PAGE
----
And here’s a real gem quoted from John Genette, identified as president of Black Mountain Communications and the organizer of a project at Arizona State University called Civil Dialogue:

“If you’re a lefty and you hear that the sun is yellow, you might believe it, but if you hear the sun is yellow according to Fox News, you might say that sometimes it’s reddish,” he said. “There is a deep distrust of the other side.”

Oh. So challenging the hateful, factually deficient ramblings of Fox “News”  is  motivated only by “distrust of the other side”. Got it. And although Genette himself doesn’t say so there is, as the article reflects, a recurring narrative that speaking up against hateful rhetoric is itself hateful rhetoric, or even worse. Here’s the type of discourse that often occurs:

RIGHT-WINGER: Liberals are communists, they’re lazy, they’re Nazis, they’re evil, they’re liars, they’re anti-American, and they’re destroying MY country. They want to outlaw prayer and penalize hard-working people and euthanize old people. Thank God (whom they don’t believe in) I have my Second Amendment rights to defend MY country against these scumbags.

NON-RIGHT-WINGER: I don’t think it’s very civil to say things like that, and it could inspire some unstable person to commit violence.

RIGHT-WINGER: See what I mean? I told you these people were nasty!

MEDIA: And there you have it, folks. Clearly, both sides do it equally.

Think that’s an exaggeration? Just start paying attention, and I guarantee that you’ll see this pattern repeated many times over.

Consider the article’s piece de resistance: Sarah’s Palin’s crosshairs, targeting Democrats in Congress who committed the unpardonable offense of supporting healthcare reform. There has been probably more outrage over the reaction to this ad than there was over the ad itself, with many declaring it the ultimate mark of incivility to suggest that it may have been one element that inspired the Tuscon gunman. But to assume flatly that it wasn’t is to divorce it from the context of the eliminationist extremism (and gun glorification) that produced it. It may be incorrect to think that the crosshaired map exerted any influence on the shooter’s unbalanced brain, but it’s certainly not unreasonable to consider it a possibility. Indeed, not long before she was shot, Congresswoman Gabrielle Giffords (one of Sarah’s “targets”) expressed concern about that very thing. And she wasn’t just being paranoid; her office already had been vandalized.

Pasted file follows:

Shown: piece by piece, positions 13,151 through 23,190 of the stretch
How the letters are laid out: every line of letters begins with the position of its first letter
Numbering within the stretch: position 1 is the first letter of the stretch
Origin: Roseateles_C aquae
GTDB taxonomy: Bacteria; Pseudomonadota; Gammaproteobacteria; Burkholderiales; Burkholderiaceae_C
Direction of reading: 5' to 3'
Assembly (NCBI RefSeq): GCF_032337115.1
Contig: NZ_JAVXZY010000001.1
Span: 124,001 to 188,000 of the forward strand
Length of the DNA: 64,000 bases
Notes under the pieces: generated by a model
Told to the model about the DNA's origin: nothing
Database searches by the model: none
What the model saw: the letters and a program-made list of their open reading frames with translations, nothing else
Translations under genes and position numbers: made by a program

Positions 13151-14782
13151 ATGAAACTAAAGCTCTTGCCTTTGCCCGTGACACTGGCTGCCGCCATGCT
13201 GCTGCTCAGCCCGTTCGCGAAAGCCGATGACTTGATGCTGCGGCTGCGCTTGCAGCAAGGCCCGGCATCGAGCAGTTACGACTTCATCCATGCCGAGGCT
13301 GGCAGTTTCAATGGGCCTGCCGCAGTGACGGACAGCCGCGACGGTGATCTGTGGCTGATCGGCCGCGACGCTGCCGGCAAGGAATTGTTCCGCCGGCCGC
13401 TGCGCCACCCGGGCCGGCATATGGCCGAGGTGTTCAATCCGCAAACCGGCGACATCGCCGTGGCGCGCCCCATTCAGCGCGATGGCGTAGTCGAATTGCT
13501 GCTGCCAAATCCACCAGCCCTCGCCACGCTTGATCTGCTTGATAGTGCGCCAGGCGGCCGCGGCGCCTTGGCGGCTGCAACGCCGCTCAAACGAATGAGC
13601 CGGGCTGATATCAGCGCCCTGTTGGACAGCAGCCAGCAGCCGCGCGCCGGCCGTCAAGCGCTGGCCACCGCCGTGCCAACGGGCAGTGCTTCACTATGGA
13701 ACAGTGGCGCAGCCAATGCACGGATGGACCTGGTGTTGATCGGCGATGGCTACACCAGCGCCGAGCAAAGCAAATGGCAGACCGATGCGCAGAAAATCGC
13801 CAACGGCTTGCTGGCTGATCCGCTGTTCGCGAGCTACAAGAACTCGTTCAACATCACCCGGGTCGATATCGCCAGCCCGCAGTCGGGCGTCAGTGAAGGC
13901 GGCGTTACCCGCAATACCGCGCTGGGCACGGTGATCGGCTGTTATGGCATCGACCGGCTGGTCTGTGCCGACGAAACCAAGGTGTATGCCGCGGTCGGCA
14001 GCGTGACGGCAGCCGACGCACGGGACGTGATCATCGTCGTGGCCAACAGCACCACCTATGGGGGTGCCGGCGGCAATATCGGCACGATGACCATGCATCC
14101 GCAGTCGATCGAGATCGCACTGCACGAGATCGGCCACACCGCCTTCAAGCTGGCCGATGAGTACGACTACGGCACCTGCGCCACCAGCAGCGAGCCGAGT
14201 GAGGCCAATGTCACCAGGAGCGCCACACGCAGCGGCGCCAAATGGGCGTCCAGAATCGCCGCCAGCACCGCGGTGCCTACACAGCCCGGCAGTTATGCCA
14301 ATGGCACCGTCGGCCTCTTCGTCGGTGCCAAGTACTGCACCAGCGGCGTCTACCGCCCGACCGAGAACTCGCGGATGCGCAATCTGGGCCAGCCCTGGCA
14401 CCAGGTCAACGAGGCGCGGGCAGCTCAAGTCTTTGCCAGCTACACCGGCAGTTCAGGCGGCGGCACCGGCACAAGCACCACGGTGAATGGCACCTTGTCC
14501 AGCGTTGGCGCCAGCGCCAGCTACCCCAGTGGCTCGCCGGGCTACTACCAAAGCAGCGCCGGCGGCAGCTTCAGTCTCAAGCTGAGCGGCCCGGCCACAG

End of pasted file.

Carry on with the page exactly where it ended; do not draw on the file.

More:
And here’s how Sarah herself responded:

“And we will not be stopped from celebrating the greatness of our country and our foundational freedoms by those who mock its greatness by being intolerant of differing opinion and seeking to muzzle dissent with shrill cries of imagined insults. But, especially within hours of a tragedy unfolding, journalists and pundits should not manufacture a blood libel that serves only to incite the very hatred and violence they purport to condemn.”

Good grief. It isn’t enough to deny that there may have been something inappropriate about the map. It isn’t enough to call such criticism an “intolerant” attempt to “muzzle dissent”. It isn’t enough to claim that her insults have been merely “imagined”. It isn’t enough to portray herself as the innocent victim of a supposedly hostile media that in fact has been kissing her ass since she left the starting gate. It isn’t even enough to profess her inoffensiveness by working in the offensive term “blood libel.” No, this woman also has to shift the culpability to her critics for the very type of tragedy that has just occurred. Really classy, Sarah. She all but points an accusatory finger at Tina Fey.

Speaking of whom, many people consider it supremely uncivil when someone ridicules Palin’s apparent vapidity. But bear in mind that she herself appeared on “Saturday Night Live” alongside Fey doing an unflattering impression of her and Alec Baldwin saying uncomplimentary things about her. And bear in mind that nobody is calling her a commie terrorist Muslim Anti-Christ.  And contrary to what she’s claimed, there is no evidence that anyone has been making death threats against her, much less in numbers comparable to those against Democrats.

What did happen was that when she complained on her Facebook page about author Joe McGinnis moving next door to her, he received 5000 hostile emails, some containing death threats, within 24 hours. It was purely by chance that McGinnis, himself an Alaskan, acquired the house while writing a book about her. But like a civil neighbor, she framed him as a peeping tom and a menacing stalker.